I was recently a guest on the Toronto-based webshow "Extraordinary Women TV," where I got to meet fellow guest Devyani Saltzman, author and daughter of Oscar-nominated filmmaker, Deepa Mehta. In the interview, Devyani described how she once read the now well-known book by The New Yorker writer Philip Gourevitch titled We Wish to Inform You and was so determined to meet with him, that she cold-called him at his New York offices. She left a message on his voicemail, and amazingly, he called her back and they ended up having a three-hour coffee chat.
This anecdote brilliantly illustrates the power of cold-calling: calling up someone that you would love to meet for coffee out of the blue to gain advice, develop a contact, and possibly lay the groundwork for a job or future opportunities.
It's common knowledge these days the power networking can have for your career, especially for those just graduating and looking for advice on how to get established. However, what's not so common are strategies to go about doing it. Cold-calling, as terrifying as it can be (especially for a shy person like me!), can be your ticket to opening doors and meeting some really interesting, successful people.
Why is cold-calling effective? It's simple: not enough people to do it. If you're like the great majority of people, you've probably sent emails to many people you were hoping to get in contact with, and disappointed when days, weeks have gone by with no reply. Heck, you're not even sure you had the right email to begin with.
The growing problem with email is simply overload: hundreds of emails can reach a person a day, and individually, they just do not carry enough weight and impetus for the recipient to respond, especially if they are from a stranger.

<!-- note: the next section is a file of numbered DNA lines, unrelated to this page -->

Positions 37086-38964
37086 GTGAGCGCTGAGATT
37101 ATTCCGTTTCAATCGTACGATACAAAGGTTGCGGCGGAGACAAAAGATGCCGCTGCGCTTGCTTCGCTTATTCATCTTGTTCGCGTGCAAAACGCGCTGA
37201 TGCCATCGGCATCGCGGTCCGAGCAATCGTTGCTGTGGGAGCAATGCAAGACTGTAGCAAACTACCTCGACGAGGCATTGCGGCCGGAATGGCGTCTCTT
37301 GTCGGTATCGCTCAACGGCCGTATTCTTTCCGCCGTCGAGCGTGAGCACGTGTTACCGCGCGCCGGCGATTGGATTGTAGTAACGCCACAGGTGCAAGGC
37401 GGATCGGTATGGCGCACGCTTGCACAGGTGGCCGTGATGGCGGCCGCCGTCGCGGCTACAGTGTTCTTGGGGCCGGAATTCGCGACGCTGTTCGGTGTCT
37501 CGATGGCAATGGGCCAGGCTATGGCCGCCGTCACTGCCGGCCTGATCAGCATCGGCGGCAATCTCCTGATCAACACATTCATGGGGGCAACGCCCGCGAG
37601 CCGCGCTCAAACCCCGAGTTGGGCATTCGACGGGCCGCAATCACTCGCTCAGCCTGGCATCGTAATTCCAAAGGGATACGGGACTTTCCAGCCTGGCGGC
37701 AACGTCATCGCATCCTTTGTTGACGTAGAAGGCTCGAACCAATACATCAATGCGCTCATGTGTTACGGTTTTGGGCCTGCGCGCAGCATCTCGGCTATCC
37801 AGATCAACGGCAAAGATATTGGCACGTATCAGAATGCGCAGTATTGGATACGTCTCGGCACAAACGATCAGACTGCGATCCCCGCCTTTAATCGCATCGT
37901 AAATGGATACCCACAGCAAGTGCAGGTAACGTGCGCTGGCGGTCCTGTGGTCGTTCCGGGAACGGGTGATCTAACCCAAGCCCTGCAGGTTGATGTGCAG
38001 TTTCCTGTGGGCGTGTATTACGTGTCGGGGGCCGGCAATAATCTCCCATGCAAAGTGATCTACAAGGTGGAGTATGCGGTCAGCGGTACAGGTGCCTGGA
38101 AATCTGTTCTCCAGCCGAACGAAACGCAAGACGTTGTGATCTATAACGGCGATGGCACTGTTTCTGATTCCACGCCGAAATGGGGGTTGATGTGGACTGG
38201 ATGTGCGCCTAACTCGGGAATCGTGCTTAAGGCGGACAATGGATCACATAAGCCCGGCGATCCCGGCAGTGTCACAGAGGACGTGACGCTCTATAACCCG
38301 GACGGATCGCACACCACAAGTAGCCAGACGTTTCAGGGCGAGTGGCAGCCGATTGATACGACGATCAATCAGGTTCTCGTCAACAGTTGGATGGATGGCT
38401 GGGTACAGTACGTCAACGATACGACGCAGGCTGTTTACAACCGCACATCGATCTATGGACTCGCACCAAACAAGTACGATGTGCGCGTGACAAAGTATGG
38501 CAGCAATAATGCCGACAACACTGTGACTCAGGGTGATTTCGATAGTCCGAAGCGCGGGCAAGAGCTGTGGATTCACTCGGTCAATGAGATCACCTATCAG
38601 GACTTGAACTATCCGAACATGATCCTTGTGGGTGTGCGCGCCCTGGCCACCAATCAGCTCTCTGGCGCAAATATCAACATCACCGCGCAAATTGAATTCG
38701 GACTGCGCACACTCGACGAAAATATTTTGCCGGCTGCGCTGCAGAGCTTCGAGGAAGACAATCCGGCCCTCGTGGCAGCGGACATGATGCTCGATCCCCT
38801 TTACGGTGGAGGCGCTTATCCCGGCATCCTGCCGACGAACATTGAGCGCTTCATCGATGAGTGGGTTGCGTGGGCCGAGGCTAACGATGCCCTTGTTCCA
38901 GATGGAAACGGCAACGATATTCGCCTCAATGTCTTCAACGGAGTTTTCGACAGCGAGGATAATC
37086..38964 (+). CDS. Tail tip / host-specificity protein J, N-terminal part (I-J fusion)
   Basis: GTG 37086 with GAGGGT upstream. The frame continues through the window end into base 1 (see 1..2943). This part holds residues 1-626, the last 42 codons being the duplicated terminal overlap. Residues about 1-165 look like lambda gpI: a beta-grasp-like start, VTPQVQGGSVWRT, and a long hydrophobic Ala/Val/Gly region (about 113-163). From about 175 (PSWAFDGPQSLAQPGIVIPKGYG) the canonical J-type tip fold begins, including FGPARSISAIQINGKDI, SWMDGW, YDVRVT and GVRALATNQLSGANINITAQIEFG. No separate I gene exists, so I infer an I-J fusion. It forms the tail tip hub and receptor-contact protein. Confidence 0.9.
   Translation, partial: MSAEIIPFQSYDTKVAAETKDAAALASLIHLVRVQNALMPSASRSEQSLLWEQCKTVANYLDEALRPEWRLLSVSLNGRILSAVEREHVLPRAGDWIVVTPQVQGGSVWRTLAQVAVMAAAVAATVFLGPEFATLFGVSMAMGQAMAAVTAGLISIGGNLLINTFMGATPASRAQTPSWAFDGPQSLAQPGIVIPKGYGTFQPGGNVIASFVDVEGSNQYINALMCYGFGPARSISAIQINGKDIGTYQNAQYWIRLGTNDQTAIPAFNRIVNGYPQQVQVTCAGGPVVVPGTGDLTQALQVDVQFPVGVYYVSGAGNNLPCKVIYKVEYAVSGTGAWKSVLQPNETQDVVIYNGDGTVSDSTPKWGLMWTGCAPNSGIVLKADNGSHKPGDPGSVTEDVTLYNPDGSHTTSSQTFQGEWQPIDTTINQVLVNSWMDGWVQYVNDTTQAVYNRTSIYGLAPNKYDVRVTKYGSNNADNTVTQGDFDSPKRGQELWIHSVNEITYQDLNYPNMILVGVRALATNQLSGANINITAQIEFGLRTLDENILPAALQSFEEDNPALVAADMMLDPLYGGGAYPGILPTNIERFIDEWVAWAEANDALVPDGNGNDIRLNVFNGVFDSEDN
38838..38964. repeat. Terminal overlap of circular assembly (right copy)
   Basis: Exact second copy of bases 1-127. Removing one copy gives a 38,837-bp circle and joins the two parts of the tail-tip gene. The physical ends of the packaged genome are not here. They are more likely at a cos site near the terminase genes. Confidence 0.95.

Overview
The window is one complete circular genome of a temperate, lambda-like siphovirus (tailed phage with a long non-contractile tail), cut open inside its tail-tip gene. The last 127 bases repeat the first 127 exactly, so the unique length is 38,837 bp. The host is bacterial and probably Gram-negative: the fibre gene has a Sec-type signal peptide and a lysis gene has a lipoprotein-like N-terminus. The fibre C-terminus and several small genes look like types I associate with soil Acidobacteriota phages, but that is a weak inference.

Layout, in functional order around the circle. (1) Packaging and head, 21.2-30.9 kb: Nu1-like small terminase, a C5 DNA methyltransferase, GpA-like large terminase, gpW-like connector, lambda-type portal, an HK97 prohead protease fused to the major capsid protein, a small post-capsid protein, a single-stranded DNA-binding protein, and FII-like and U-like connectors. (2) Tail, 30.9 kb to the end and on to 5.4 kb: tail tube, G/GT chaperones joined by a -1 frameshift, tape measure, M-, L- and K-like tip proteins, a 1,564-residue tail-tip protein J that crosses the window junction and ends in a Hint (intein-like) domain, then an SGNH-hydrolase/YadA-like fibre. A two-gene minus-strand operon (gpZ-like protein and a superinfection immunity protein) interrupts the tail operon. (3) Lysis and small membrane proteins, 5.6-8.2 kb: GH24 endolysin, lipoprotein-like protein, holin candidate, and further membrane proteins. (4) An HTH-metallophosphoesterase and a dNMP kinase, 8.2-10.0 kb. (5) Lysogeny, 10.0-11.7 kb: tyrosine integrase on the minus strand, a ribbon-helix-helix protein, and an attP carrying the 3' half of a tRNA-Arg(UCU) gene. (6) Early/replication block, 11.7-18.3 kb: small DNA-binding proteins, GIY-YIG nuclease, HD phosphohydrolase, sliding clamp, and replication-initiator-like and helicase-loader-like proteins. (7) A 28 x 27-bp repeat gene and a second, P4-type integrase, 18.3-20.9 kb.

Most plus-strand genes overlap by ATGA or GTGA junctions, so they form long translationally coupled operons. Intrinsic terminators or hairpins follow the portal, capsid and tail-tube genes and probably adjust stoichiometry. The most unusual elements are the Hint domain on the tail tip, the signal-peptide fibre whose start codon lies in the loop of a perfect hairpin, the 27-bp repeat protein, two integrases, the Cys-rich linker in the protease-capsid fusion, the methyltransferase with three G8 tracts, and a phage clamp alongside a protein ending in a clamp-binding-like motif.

This is where you can differentiate yourself from the hundreds of emails and try cold-calling. The trick with cold-calling (if the person you are trying to reach works at an established company), is to locate the correct company phone number, and be able to access their company directory. Other times, a helpful receptionist might be able to redirect you to the person's extension.
Whether you do get the person you're after or you get their voicemail, the crucial part here is to be extremely brief. Your pitch (whether for coffee, advice etc.) should be a couple of sentences max: your name, where you are from, who referred you (if any), something to connect you with the person (you read their last book, article etc.), and a request to meet for coffee in a specific time frame (next week, mornings). That's it. If it's a voicemail, clearly and slowly spell out your phone number, and be on your way.
Another method that has worked quite effectively for me is sending out a physical letter. This method involves typing out a letter to the person, printing it out, signing it, and mailing it out. This is slightly more time consuming and costs money (all those stamps can add up!) but the pay off can be tremendous.
Think about what happens when you receive a letter, especially a handwritten one addressed to you by name. Your curiosity is piqued, and you spend the time to open the letter and read the contents. A letter can garner more attention than an email can, simply because personal letters are few and far between. As well, if your intended recipient doesn't choose to answer the letter right away, but doesn't trash it, the letter sitting on their desk is a constant reminder that it should at least be replied to, more so than an email sitting in an inbox.
By writing and sending letters, I was able to have coffee with a prominent author that I admired, settle a wrong charge on my cell phone bill (you can use this method for other purposes!), and got in contact with the executive producer of a television show that I was interested in interning at.
In terms of finding out where to mail your letter, a great resource are the 'Who's Who' reference books available in most libraries -- they surprisingly contain a lot of information (including sometimes email addresses and phone numbers) of many prominent people in society.
A lot of times we forget that Internet can't do everything for us and find every piece of information. Especially in a tough job market where building connections is the key to getting ahead, doing it the old-fashioned way via telephone or letter can be just the difference you need to stand out from the pack.